What did we get here?  The researchers assert that their findings prove to be caused by structural engineering (which women don't now have to be pushed into, as several commentators gleefully asserted in the comments threads because girlz can't do math)  without proving that.  Then the popularizers go with that!  Joy everywhere!  Controversial topic!  Lotsa clicks for advertisers, lotsa readers!  Sex stereotypes are twue, as the study researcher Ragini Verma told in interviews!  And I certainly had trouble understanding her (what with my frilly girl brainz) here:

Ragini Verma, a researcher at the University of Pennsylvania, said the greatest surprise was how much the findings supported old stereotypes, with men’s brains apparently wired more for perception and coordinated actions, and women’s for social skills and memory, making them better equipped for multitasking.
“If you look at functional studies, the left of the brain is more for logical thinking, the right of the brain is for more intuitive thinking. So if there’s a task that involves doing both of those things, it would seem that women are hardwired to do those better,” she said.
“Women are better at intuitive thinking. Women are better at remembering things. When you talk, women are more emotionally involved - they will listen more.”
She added: “I was surprised that it matched a lot of the stereotypes that we think we have in our heads. If I wanted to go to a chef or a hairstylist, they are mainly men.”

Why does she want to go to a chef?  And are hairstylists mainly men?  I doubt that in the US.  But never mind, we are told wonderfully controversial stuff, imputed to a picture of boy and girl brainz where the boys have blue brainz and the girls have orange brainz (which should be pink but the orange works, too).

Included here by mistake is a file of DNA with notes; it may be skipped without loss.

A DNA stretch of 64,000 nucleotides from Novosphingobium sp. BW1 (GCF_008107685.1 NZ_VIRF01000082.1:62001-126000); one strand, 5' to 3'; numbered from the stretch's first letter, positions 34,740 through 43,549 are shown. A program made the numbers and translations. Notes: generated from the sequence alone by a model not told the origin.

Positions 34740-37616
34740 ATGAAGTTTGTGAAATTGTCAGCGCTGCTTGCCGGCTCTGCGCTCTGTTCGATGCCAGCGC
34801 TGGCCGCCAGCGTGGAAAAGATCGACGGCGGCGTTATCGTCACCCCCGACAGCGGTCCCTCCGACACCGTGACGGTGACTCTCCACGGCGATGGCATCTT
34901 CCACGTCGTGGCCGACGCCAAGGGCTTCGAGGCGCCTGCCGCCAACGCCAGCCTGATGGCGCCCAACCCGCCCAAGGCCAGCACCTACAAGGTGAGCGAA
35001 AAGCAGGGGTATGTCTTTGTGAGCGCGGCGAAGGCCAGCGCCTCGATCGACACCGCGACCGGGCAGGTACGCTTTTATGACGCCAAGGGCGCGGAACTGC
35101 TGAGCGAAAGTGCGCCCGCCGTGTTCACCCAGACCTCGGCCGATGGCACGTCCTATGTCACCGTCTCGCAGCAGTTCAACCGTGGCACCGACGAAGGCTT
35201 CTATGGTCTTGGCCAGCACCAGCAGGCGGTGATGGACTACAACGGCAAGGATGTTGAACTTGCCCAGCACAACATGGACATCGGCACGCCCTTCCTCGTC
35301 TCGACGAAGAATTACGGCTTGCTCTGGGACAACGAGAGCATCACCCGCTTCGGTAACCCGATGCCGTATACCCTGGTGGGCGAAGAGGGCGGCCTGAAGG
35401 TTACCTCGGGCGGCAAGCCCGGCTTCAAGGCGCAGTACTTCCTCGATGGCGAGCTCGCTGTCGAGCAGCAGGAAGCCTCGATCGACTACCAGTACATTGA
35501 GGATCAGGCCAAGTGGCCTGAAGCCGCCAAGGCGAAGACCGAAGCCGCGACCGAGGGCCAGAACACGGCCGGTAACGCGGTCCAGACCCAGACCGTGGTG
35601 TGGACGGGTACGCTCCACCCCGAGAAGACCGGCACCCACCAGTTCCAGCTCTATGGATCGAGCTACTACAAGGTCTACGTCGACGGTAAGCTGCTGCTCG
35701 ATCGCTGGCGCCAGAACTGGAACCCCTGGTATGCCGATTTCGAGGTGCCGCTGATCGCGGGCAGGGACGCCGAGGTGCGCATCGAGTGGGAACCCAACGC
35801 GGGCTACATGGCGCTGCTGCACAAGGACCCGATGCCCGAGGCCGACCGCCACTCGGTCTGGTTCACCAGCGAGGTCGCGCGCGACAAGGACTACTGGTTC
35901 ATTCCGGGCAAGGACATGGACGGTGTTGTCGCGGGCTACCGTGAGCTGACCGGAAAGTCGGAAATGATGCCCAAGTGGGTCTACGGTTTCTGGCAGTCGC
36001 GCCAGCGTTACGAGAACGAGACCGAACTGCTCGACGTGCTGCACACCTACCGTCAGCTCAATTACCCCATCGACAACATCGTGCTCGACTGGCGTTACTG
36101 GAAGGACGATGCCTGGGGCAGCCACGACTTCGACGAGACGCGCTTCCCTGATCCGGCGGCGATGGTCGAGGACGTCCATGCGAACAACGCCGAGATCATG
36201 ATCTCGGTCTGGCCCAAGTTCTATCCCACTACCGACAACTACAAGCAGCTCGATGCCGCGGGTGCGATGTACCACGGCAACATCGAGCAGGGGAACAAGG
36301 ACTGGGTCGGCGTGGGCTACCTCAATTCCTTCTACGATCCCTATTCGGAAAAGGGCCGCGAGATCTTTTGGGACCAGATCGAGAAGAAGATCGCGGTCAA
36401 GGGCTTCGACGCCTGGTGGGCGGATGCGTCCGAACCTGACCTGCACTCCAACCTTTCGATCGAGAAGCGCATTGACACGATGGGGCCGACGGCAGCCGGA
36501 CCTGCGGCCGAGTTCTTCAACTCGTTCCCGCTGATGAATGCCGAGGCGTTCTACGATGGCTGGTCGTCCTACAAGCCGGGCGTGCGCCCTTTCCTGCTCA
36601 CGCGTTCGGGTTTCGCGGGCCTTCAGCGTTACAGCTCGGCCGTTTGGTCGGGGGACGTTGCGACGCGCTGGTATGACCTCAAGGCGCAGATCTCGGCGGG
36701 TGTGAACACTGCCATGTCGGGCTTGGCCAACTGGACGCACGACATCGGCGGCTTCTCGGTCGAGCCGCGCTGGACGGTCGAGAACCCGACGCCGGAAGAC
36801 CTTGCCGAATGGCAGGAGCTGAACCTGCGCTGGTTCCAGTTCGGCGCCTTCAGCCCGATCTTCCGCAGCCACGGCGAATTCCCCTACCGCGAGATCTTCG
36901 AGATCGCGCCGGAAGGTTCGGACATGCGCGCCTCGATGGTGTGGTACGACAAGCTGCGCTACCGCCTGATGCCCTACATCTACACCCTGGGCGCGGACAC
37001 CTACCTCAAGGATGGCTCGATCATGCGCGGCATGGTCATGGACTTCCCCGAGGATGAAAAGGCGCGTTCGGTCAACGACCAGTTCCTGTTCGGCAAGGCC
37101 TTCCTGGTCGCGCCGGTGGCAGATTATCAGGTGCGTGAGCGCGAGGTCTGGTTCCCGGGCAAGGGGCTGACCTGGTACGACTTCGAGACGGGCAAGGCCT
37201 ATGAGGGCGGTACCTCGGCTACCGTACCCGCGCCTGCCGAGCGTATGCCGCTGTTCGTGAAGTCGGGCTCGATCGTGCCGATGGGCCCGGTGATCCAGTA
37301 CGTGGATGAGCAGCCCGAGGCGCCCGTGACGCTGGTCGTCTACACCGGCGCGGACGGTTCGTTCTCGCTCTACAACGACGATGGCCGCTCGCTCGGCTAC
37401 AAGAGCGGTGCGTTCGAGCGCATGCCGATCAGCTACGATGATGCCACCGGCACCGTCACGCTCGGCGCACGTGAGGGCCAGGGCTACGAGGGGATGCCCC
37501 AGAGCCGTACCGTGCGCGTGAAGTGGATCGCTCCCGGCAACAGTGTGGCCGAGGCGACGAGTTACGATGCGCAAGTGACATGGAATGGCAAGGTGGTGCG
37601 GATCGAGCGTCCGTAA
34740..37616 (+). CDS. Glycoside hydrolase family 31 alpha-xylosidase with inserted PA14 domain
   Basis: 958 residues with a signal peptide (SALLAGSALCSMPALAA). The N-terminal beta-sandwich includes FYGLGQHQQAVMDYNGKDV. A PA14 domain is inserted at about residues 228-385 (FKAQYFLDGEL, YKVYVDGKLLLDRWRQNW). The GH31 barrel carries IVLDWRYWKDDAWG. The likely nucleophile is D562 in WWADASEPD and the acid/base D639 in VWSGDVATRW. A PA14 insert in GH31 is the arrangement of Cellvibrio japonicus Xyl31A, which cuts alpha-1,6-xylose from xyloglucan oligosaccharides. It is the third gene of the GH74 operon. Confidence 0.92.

Third, the whole research is about connectivity between parts of the brain, so it's apt to note that the paper makes poor connections between behavioral data on gender differences and the differences found in the structure of the brains.  I quote from the article itself:

A behavioral study on the entire sample, of which this imaging study is a sub-set, demonstrated pronounced sex differences, with the females outperforming males on attention, word and face memory, and social cognition tests and males performing better on spatial processing and motor and sensorimotor speed (2). These differences were mainly observed in midadolescent age (12–14 y), where males performed significantly faster on motor tasks and more accurately on spatial memory tasks.

So from a larger study (with extra people with no brain scans added?), we learn that the behavioral differences which the imaging study argues it finds in everyone over the age 13 or so, are in reality mainly observed in midadolescent age (12-14 years)???

Cordelia Fine has written about this study today.  I'm going to borrow more from her in my more detailed discussion of the study (see footnote), but she is worth quoting here, too:
 In an larger earlier study (from which the participants of the PNAS study were a subset), the same research team compellingly demonstrated that the sex differences in the psychological skills they measured – executive control, memory, reasoning, spatial processing, sensorimotor skills, and social cognition – are almost all trivially small.

To give a sense of the huge overlap in behaviour between males and females, of the twenty-six possible comparisons, eleven sex differences were either non-existent, or so small that if you were to select a boy and girl at random and compare their scores on a task, the “right” sex would be superior less than 53% of the time.
Even the much-vaunted female advantage in social cognition, and male advantage in spatial processing, was so modest that a randomly chosen boy would outscore a randomly chosen girl on social cognition – and the girl would outscore the boy on spatial processing – over 40% of the time.
As for map-reading and remembering conversations, these weren’t measured at all. 
Yet the authors describe these differences as “pronounced” and as reflecting “behavioural complementarity” – scientific jargon-speak for “men are from Mars, women are from Venus”. Rather than drawing on their impressively rich data-set to empirically test questions about how brain connectivity characteristics relate to behaviour, the authors instead offer untested stereotype-based speculation. Even though, with such considerable overlap in male/female distributions, biological sex is a dismal guide to psychological ability. 
Also missing from the study is any mention of experience-dependent brain plasticity. Why?
Bolds are mine.

A second cup of bitter coffee, anyone, to go with those fried boy and girl brainz?